Shopify store owners I speak with want to reach a 3% conversion rate. When I ask them why they usually answer with “because its a good conversion rate, right?”.
As of October 2020, the average Shopify conversion rate was 1.83% across all stores.
This expectation that we must get at least a 3% conversion rate is misleading. Is this 3% on mobile or desktop? What about my specific products, industry or country?
These best, typical, average, good… conversion rates don’t take into account that every store is different. Results vary because each lever you pull works differently in every store.
A conversion rate for a school supply store is not comparable to a store selling snowboards.
For one, their seasonality is completely different. The school supply store will have higher conversion rates in summer and early fall. The snowboard store will have higher conversion rates in fall and winter.
It’s also more likely that the school supply store will have smaller impulse buys. The snowboard store will have buyers looking for a board based on style, weight and height and have a larger dollar amount.
It’s easier for a customer to spend $20 than $200. The school supply store however is broad and may get a lot of traffic looking to compare price from store to store. More traffic could mean lower conversions. The snowboard store, may not compete on price and instead compete on features or specs. Less traffic with a targeted audience could lead to higher conversions.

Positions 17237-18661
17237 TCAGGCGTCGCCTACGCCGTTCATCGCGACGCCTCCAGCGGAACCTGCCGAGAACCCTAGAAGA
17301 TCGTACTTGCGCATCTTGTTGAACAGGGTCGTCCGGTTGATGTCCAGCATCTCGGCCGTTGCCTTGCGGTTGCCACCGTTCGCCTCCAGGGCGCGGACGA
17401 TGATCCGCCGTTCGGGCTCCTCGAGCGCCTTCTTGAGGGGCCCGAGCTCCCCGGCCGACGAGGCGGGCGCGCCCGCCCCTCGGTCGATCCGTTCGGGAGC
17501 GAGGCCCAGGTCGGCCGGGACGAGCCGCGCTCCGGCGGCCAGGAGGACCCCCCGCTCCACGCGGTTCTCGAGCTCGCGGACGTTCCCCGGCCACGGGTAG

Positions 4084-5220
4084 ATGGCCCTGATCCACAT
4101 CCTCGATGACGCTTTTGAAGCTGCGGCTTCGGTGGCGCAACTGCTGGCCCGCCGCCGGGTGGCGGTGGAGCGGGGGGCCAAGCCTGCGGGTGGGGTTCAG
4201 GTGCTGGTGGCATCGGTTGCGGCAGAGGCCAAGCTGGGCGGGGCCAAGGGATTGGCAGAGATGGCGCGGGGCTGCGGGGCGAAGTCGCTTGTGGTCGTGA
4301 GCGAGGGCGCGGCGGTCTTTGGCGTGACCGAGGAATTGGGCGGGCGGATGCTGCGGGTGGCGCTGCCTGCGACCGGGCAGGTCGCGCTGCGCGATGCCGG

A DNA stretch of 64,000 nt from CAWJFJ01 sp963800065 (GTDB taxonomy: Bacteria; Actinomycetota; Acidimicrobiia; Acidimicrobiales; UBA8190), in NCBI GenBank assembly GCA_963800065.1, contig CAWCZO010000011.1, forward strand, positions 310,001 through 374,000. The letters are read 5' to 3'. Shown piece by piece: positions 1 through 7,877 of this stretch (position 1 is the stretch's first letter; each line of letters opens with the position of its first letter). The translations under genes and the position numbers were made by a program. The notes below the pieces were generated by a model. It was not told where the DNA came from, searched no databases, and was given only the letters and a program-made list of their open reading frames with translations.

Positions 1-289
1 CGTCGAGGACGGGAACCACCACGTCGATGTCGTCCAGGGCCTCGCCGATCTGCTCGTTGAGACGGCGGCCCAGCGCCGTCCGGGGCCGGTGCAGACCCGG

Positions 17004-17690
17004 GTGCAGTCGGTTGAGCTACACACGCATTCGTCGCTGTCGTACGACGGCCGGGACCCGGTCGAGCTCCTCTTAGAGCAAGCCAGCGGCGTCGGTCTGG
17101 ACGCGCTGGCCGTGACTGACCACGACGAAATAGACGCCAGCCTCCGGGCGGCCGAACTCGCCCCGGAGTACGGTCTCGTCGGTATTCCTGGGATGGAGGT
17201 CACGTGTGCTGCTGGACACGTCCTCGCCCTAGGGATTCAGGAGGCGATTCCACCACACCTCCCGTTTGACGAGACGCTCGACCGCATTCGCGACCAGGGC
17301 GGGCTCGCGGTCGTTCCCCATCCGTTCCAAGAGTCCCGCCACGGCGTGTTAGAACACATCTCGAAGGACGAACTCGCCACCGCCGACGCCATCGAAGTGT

So when someone asks me what the best, typical, average, good… conversion rate is, my response is simple.
The best conversion rate is one that is increasing.
There is no secret sauce or magic button to get you to 3%. For that matter, 3% is an arbitrary benchmark that someone told them was a “good” conversion rate.
Measuring conversion rates over a period of time will also give you a more realistic view. It’s best to compare conversion rates quarterly and compare with the previous year.
Using the previous example, comparing seasons will tell you more about your conversion rate growth. Comparing month to month such as September with October is misleading when most school supplies have already been purchased and the busy season is no more.
We tell our children not to compare themselves to others. Now I’m telling you not to compare yours to other Shopify stores.
Instead, focus on pulling different levers, at different times of the year to see what works or doesn’t.
Instead of reaching for a 3% conversion rate, focus on growth.
Instead of shooting in the dark hoping the lever you pull works, consider the Website Rescues.
A common goal of the Website Rescues is to increase conversion rates. We make small changes to your site that have a direct impact on conversions and measure those changes over the course of the year to see what works for you.